Hammer Heist

As part of talking his new podcast Morgan Reid mentioned a fun gambit he sometimes uses to get a big lead in games. He calls it the Hammer Heist.

Gambits are scripted sequences of plays that are designed to help you get ahead. They are common in chess, and I’ve written about a few in M:CP, like the Hulk Missile, Hela’s Herb gambit and Thanos’ Herb gambit.

This one is designed for Corvus Glaive and Proxima Midnight to get you an early advantage on the Fear Grips World As “Worthy” Terrorize Cities crisis. The main aim for Proxima to pick up one wide hammer and Corvus the other. If they survive, you are likely to score three hammers to your opponent’s one. That asymmetry in scoring can get you ahead quickly, plus Proxima and Corvus are great characters to have an extra attack dice on.

How to do it

As well as Corvus and Proxima, you need to have the Rocket Boots?! Drop Off combo and Advanced R&D in your tactics cards selection. If Corvus doesn’t have an Infinity Gem on him, you will also need another character that starts with two or more power.

Deploy Proxima centrally, with Corvus next to her. As your first activation, activate Proxima. Use Advanced R&D to make sure both Proxima and Corvus have 2 power each.

Play Rocket Boots?! on Proxima. Pay one from Proxima and Corvus to have Proxima drop off Corvus.

Positioning is important here. Corvus should be slightly off centre, closer to the hammer you want Proxima to pick up: he needs to be within range 4 of where she will end up.

For her second action, Proxima moves over to one hammer and picks it up. She then triggers Wife of Corvus Glaive:

Corvus now activates, moves twice and interacts with the other wide hammer.

Thanks to Zach Cohen for help with illustration of this.

You have claimed both of the wide hammers that are ‘up for grabs’. This breaks the symmetry you normally get on hammers, where each player typically controls two hammers by the end of round one. This early VP advantage can become entrenched, as the extra die on attacks can lead to and attrition advantage, as well as a VP advantage.

Counterplay

Looking at it one way, there is no counterplay to this gambit. It can be the very first activation of the game to grab both of them so there isn’t time to counterplay before it goes off.

Which brings me on to why you might not be too worried by this play. It costs three tactics cards. Not only that, but Corvus is limited to his Atom Splitter attack on the Drop Off. This is a huge commitment of resources by the Hammer Heist player. The longer the game goes, the more the lack of tactics cards will bear a toll.

Of course, there is also counterplay after the play has gone off. Corvus and Proxima are higher in the survivability stakes for their threat thanks to their damage reducing powers, but if you see this coming (Advanced R&D and Rocket Boots?! are the key indicators) deploying characters to counter these wider threats will help you recover at least one hammer. With the flexibility of a central deployment and mobility given by flight on Rocket Boots?!, the Hammer Heist player will be able to decide which side the slightly more fragile Proxima Midnight ends up on, so you need to load up both flanks with characters that can not only get in range but have high damage output. The survivability combined with the range does make this a daunting task, but if you have been forced in to this situation by losing priority, this can be a necessary risk to not have the game run away from you.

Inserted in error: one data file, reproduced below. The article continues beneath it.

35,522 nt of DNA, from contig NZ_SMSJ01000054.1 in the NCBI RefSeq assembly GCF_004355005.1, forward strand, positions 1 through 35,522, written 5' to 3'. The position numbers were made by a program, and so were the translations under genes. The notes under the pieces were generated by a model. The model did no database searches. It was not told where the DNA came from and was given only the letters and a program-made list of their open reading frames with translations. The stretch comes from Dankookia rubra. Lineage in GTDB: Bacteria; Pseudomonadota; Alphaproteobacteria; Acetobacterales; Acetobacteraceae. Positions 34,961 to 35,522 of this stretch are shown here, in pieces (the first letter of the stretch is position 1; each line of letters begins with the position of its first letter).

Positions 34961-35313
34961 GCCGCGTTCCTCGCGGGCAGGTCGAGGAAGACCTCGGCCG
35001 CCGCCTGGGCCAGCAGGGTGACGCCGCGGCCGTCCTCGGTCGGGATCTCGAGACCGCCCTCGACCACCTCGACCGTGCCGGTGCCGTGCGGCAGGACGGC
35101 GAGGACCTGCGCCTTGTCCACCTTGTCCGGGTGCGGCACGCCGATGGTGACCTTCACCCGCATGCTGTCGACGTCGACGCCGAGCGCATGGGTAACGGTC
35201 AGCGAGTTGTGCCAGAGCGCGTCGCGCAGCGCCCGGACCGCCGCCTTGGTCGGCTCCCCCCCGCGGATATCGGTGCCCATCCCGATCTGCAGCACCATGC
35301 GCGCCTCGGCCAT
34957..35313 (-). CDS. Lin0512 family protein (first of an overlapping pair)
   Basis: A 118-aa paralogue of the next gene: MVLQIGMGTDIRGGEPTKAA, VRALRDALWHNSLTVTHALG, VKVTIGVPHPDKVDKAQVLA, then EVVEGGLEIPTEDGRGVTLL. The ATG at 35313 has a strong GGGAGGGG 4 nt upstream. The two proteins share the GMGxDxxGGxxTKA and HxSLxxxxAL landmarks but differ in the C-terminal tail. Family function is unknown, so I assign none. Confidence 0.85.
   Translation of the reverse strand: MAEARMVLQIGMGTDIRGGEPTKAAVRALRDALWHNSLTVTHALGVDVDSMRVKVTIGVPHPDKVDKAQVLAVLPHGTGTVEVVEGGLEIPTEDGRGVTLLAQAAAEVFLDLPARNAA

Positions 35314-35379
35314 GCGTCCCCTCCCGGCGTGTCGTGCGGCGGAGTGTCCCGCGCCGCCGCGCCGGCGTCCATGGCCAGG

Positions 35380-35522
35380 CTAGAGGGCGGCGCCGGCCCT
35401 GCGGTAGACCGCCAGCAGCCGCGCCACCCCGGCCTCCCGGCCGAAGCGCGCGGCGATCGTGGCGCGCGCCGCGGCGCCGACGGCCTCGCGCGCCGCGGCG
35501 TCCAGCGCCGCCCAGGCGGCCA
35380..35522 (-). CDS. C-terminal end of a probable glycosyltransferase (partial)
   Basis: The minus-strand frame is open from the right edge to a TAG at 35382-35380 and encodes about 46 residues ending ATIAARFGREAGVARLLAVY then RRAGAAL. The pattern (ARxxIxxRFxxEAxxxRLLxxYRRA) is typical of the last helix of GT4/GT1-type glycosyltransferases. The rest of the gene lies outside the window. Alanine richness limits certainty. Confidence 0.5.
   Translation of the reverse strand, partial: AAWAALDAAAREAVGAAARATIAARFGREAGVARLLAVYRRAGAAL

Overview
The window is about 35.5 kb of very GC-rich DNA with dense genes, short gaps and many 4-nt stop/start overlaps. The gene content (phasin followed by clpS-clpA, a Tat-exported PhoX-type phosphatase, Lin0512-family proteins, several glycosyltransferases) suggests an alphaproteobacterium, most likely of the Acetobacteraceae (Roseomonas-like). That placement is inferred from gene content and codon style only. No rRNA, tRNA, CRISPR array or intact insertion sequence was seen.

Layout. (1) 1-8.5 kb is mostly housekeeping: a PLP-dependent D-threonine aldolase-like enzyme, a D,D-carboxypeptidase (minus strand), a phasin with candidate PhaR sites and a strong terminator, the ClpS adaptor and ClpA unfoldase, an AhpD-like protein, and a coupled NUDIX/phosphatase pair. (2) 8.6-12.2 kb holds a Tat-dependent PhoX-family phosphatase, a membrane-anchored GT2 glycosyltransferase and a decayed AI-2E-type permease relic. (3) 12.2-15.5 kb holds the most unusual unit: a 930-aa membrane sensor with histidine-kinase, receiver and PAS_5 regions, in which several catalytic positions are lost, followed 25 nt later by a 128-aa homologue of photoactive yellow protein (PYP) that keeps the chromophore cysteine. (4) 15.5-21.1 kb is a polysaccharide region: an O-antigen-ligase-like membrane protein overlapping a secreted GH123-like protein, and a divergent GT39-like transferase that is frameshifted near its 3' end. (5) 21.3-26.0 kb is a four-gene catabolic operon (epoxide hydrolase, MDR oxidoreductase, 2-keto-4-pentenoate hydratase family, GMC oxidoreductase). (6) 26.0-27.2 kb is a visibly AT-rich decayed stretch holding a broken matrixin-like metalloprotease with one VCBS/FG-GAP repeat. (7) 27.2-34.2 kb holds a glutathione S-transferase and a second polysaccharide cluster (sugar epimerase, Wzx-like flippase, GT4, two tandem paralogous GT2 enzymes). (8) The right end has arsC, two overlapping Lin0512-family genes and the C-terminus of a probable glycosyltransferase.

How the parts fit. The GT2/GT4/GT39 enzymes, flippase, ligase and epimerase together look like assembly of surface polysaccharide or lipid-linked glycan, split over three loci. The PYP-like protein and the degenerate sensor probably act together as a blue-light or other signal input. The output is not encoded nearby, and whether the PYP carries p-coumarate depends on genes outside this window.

Drop Off can form the basis of a counterplay strategy, especially if the dropper has a 50mm base – see here for details.

Miles Morales presents another interesting option. His Venom Blast can force one of them to drop a hammer. Getting it off round one is harder though, as it costs 3 power.

One option is No Matter the Cost. This allows him to do it at the cost of damage, but he can keep the power to grab the hammer. He does need help getting there though: unless the hammer holding character has been put nearly as far forward as they can be, they will be out of a move and attack range for Miles. Some sort of movement of either Miles (Master of the Cube from Red Skull, Cosmic Portal from Thanos or Tactical Analysis all spring to mind) or the hammer bearer (such as an Impact Line play) is required to make this happen.

It does put Miles at considerable risk in round 2, however. Probably some sort of healing might be in order to keep him going a bit longer.

The games dice variance means that this gambit is unlikely to result in auto-win, but it can make the game an uphill struggle for the opponent. As with all of these sorts of plays, knowing it exists is half the battle. Forming a decent plan to counter it is the other half.

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